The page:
On the evening of the election of Francois Hollande as the new French President, hundreds and thousands of French citizens celebrated this victory in Bastille; the symbolic location of the French revolution. Amongst the thousands immersed in revelry stood out ten or twenty individuals brandishing the flags of Tunisia, Egypt, Algeria and Libya.
As if by reflex, journalists paid extra attention to these individuals, hounding them with their cameras. The same evening numerous websites, blogs and newspapers alike seized the display of the flags as an opportunity to fuel polemical Anti-Muslim propaganda.
The mere presence of so many Arab flags at Place de la Bastille on the eve of the election of Francois Hollande has generated a considerable amount of negative backlash. The day after the elections both the right and extreme right parties denounced communal events and instead used the opportunity to point fingers and draw parallels between the flags present at Hollande’s victory and at the draft for Hollande to grant voting rights to non-EU foreigners (for elections municipal). The campaign for these parliamentary elections will take place on June 10th and 17th.
Nicolas Sarkozy, in his race to the electorate of the extreme right, has made these French immigrants and ‘foreigners’ a constant target in his campaigns. In the recent history of France, the Sarkozy years have been those of a permanent stigma and a rampant Islamophobia that has ultimately trivialised the far-right vote.
The years that lie ahead of Hollande will not, at least in regard to public commitments, be those plagued by stigma and xenophobia which were dominant under Sarkozy’s reign.
The emergence of Islamic leaders in a few countries affected by the Arab Spring is unlikely to have any impact on the situation of foreigners in France claims Hollande. In an interview with the website Slate.fr he states “I lamented that there was confusion and amalgams. Foreigners may be of native African, North African, but not Muslims. And being Muslim without being communal. I want to meet in France values that allow each individual to worship of their choice but in the framework of common rules of secularism. “
Based on the outcome of the Arab Spring, Francois Hollande capitulated on this idea to drive his own campaign; he understood the sentiment of the youth and the need for change. He stated, “The Arab Spring, which began in Tunisia, is a major change that we are far from full scope to date.” Identifying the yearning for freedom and justice as being universally strong,” Hollande went on to say “This is the future, the hope of real change. That’s why I propose an ambitious project in France in education, employment, training, and culture. I also propose that the youth is at the heart of a renewed partnership between European countries and southern countries of the Mediterranean”.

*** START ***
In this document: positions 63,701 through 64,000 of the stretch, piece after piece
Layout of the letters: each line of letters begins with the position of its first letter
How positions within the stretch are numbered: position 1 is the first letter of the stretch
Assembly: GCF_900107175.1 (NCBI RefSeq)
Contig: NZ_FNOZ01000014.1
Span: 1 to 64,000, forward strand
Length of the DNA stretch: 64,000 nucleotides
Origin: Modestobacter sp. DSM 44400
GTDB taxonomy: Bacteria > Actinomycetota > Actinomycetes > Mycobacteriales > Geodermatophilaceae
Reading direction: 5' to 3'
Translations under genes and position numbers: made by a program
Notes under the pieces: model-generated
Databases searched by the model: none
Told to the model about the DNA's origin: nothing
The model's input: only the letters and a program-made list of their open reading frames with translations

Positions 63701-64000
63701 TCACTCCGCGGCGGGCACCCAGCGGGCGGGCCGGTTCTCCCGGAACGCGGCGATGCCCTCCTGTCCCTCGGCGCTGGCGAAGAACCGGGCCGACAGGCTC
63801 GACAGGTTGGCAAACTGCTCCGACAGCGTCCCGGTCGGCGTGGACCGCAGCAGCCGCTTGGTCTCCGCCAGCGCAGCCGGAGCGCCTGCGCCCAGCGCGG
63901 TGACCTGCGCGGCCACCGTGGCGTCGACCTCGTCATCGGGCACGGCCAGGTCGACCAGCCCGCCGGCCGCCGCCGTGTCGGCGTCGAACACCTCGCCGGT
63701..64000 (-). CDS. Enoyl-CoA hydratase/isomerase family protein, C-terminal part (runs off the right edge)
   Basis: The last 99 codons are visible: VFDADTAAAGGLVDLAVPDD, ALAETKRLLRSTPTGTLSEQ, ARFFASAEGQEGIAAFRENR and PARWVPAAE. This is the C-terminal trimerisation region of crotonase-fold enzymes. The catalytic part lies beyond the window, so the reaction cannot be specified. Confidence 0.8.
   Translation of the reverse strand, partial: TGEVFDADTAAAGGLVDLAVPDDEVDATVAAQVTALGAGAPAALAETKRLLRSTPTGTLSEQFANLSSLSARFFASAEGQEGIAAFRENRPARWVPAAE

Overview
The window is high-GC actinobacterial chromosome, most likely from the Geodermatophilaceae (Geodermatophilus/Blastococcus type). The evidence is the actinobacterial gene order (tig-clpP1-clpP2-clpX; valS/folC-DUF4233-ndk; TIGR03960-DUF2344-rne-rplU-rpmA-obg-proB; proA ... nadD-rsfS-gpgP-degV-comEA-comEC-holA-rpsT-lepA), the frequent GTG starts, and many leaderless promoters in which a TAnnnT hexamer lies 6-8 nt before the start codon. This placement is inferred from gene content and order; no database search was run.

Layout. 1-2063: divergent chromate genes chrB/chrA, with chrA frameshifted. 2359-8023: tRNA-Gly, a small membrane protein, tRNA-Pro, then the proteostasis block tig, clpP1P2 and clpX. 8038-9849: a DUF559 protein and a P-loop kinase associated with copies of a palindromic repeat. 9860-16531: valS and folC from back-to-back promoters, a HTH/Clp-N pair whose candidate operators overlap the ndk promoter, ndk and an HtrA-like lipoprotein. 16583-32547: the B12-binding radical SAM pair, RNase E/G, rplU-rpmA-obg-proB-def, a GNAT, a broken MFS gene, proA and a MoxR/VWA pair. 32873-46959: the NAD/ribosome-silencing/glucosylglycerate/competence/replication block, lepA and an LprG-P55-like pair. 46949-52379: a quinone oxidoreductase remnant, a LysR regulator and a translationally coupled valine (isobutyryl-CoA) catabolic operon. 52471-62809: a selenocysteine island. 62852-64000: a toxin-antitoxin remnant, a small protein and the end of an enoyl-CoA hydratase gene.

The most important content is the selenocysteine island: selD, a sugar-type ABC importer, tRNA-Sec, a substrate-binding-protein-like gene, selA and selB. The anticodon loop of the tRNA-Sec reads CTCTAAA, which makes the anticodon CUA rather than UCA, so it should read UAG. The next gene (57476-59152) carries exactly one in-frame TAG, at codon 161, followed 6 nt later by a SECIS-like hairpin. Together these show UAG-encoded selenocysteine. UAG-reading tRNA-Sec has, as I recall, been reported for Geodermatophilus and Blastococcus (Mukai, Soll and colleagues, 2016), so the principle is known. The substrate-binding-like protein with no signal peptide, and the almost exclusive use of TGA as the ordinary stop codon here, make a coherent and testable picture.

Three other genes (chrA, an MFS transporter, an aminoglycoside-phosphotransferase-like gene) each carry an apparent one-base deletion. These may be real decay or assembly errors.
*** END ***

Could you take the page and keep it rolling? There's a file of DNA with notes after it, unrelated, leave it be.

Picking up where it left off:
In Arab countries, the prestigious image of the France of de Gaulle and President Chirac today gives way to a nascent Francophobia. Holland thinks that “The intensity of links between France and southern countries of the Mediterranean commits us: we share long-standing relations of friendship and exchange to be forward-looking”.
Hollande stated at Le Bourget: “Many French people have a foreign origin, themselves, their parents or grandparents were born in another country. This contributes to the richness of France, its diversity, its openness, and this is the message I wanted to talk to those who now feel excluded. My approach to immigration is the opposite of the stigma that practice right in defiance of republican values”.
Giving the right to vote to foreigners is the first step France is taking towards integrating immigrants into the national community. France is a secular republic that respects all beliefs. The duty of politics is to allow everyone to find their place in the Republic, while at the same time respecting freedom of conscience. [Francois Hollande should adopt this reform vote by three-fifths of parliamentarians because it is a modification of the French Constitution. ]
Finally, we can see the emergence of a different France, one that is humanist, committed and generous, to enlighten the world. Like the United States, France is one of the few countries whose presidential election is being closely followed by many people including Arabs. As for the political refugee exile right, Francois Holland would like the application review period reduced from 18 months to 6 months.
A population of five million Arabs in France, are pinning their hopes on socialist Francois Hollande to bring about some change. The appointment of the new French government is a reassuring indicator of the reform that could prevail. With seventeen female ministers in power: unique in French History, the influx of multi-cultural individuals in the government is a further signal of the change that is to come under Hollande’s reign. Najat Vallaud-Belkacem, the minister of women’s rights and critic of the government is from Morocco. Kader Arif, the Minister for Veterans is an Algerian. Finally, Yamina Benguigui, the Minister Responsible for French nationals abroad, is a native of Algeria.
The fact the Hollande has chosen so many Arabs in his new government suggests that he has acknowledged the importance the community had in his victory. One survey indicates that 93% of the Arab community voted in favor of Hollande. Is Francois Hollande the bearer of good tidings for France, Europe and most importantly for the Arabs?
Shakir Noori is a journalist and writer based in Dubai.